#### Robert-Y

##### Member
People have managed sub 20 averages, but I'm not sure about official times.

#### MTGjumper

##### Member
Random proposal: how about using / to indicate clockwise slice turns and \ for counterclockwise slice turns? For example, (1,0) \ (3,0) / (-1,-1) \ (-2,1) / (-1,0) (for what it's worth, in my shorthand this could be written as 1 \ 3 / -1,-1 \ -2,1 / -1 )

#### Czery

##### Member
Random proposal: how about using / to indicate clockwise slice turns and \ for counterclockwise slice turns? For example, (1,0) \ (3,0) / (-1,-1) \ (-2,1) / (-1,0) (for what it's worth, in my shorthand this could be written as 1 \ 3 / -1,-1 \ -2,1 / -1 )
I don't know. I though \ was used to indicate clockwise slice turns with the left hand and /' as counterclockwise slice turns on the right . Kind of like this applet. Then again, I don't know anyone who does slice turns with their left hand.

Just a suggestion though.

#### Outsmash

##### Member
Hey! i'm new to square-1.
I'm still learning to solve it fluently. I use Andrew Knelson's website (Stage 1 for now) to guide me. After a week, my times are just under 3 minutes I don't know what takes so long. Guess I just have to practice.
I have a few questions though:
- I cannot fully understand parity recognition [ http://andrewknelson.com/square-1-tutorial/basic-parity/ ]. I seem to get it sometimes but the other times, I just end up with one edge swap in one layer at the end of my solve. Is there an efficient way for recognition of parity before CP?

-I have an MF8 sq-1 v2. The slice moves are really nice. But the U and D layers are really tight. I can't use my index finger to flick through these layers. I have to grip the layer with about 3-5 fingers and twist it around. Lube doesn't work too good either. Any suggestions?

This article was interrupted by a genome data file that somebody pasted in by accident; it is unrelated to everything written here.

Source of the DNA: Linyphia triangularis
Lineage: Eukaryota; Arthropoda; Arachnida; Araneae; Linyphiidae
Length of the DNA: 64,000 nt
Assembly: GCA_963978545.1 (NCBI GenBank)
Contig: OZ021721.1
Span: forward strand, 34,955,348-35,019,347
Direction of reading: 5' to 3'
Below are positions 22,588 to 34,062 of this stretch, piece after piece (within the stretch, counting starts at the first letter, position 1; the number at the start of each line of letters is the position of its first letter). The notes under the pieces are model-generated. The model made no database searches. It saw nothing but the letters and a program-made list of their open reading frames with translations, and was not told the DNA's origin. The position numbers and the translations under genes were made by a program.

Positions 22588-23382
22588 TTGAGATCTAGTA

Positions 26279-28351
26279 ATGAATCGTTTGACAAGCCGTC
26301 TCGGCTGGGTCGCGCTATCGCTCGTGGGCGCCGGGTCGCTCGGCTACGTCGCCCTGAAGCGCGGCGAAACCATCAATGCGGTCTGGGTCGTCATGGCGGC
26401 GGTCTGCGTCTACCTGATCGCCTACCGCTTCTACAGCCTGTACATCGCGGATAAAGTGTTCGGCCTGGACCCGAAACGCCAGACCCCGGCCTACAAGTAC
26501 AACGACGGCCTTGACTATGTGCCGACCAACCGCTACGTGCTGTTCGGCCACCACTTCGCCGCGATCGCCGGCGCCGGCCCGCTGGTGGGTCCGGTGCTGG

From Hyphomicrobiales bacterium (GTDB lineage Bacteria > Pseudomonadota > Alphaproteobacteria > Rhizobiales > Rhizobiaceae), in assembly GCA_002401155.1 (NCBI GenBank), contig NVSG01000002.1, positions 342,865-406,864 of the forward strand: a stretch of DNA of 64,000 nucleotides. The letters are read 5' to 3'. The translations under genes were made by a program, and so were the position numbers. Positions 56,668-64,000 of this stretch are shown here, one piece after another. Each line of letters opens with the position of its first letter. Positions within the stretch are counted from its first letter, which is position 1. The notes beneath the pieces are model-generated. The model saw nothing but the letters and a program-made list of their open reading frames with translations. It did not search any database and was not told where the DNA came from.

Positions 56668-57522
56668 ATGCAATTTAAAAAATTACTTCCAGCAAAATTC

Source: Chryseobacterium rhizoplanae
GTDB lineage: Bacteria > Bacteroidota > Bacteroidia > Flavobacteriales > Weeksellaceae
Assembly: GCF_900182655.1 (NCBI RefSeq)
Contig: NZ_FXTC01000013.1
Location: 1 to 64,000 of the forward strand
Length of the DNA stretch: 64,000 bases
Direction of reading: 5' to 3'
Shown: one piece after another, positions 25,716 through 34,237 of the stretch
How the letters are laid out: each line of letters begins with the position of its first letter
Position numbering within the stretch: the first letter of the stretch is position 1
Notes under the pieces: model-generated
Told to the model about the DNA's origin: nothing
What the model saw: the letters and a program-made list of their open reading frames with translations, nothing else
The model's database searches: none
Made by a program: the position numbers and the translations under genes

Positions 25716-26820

- Also, is the Andrew Knelson page a good guide to one of the speedsolving methods? Or should I follow some other method?

Thank you =]

Hey! i'm new to square-1.
I'm still learning to solve it fluently. I use Andrew Knelson's website (Stage 1 for now) to guide me. After a week, my times are just under 3 minutes I don't know what takes so long. Guess I just have to practice.
How much of those 3 minutes is cubeshape? That is usually the slowest part for new solvers.

I have a few questions though:
- I cannot fully understand parity recognition [ http://andrewknelson.com/square-1-tutorial/basic-parity/ ]. I seem to get it sometimes but the other times, I just end up with one edge swap in one layer at the end of my solve. Is there an efficient way for recognition of parity before CP?
Do you know PLL for 3x3?

-I have an MF8 sq-1 v2. The slice moves are really nice. But the U and D layers are really tight. I can't use my index finger to flick through these layers. I have to grip the layer with about 3-5 fingers and twist it around. Lube doesn't work too good either. Any suggestions?
Pull off the top cap from one of the corner pieces. Inside, you'll see the circular track that runs through the pieces. Apply a bit of the lube of your choice to these tracks, and try to get a bit to drip down underneath. I prefer Maru Lube, but I used to use CRC silicone spray as well. You'll probably want to avoid thicker, gummier lubes like Lubix, as I find that these tend to slow down the puzzle a bit.

- Also, is the Andrew Knelson page a good guide to one of the speedsolving methods? Or should I follow some other method?
Thank you =]
This method is essentially a beginner version of Lars Vandenbergh's method. This is the method in use by the vast majority of fast solvers.

#### MTGjumper

##### Member
Are you still using MF8 v1?

#### vcuber13

##### Member
Hey! i'm new to square-1.
I'm still learning to solve it fluently. I use Andrew Knelson's website (Stage 1 for now) to guide me. After a week, my times are just under 3 minutes I don't know what takes so long. Guess I just have to practice.
like what andrew said cubeshape is probably the hardest part about being fast and consistent at sq1

I have a few questions though: